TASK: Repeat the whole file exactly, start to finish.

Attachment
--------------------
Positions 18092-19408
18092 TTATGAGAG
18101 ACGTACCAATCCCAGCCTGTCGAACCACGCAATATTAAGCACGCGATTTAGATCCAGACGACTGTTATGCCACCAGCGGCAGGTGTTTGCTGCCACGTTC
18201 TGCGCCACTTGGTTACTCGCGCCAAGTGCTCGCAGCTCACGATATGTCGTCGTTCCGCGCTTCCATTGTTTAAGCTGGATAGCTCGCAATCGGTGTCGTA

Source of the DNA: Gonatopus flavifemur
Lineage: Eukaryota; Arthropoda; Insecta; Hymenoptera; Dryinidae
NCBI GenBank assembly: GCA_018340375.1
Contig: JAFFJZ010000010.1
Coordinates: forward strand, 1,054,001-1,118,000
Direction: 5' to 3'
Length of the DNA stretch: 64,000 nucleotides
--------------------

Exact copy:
Positions 18092-19408
18092 TTATGAGAG
18101 ACGTACCAATCCCAGCCTGTCGAACCACGCAATATTAAGCACGCGATTTAGATCCAGACGACTGTTATGCCACCAGCGGCAGGTGTTTGCTGCCACGTTC
18201 TGCGCCACTTGGTTACTCGCGCCAAGTGCTCGCAGCTCACGATATGTCGTCGTTCCGCGCTTCCATTGTTTAAGCTGGATAGCTCGCAATCGGTGTCGTA

Source of the DNA: Gonatopus flavifemur
Lineage: Eukaryota; Arthropoda; Insecta; Hymenoptera; Dryinidae
NCBI GenBank assembly: GCA_018340375.1
Contig: JAFFJZ010000010.1
Coordinates: forward strand, 1,054,001-1,118,000
Direction: 5' to 3'
Length of the DNA stretch: 64,000 nucleotides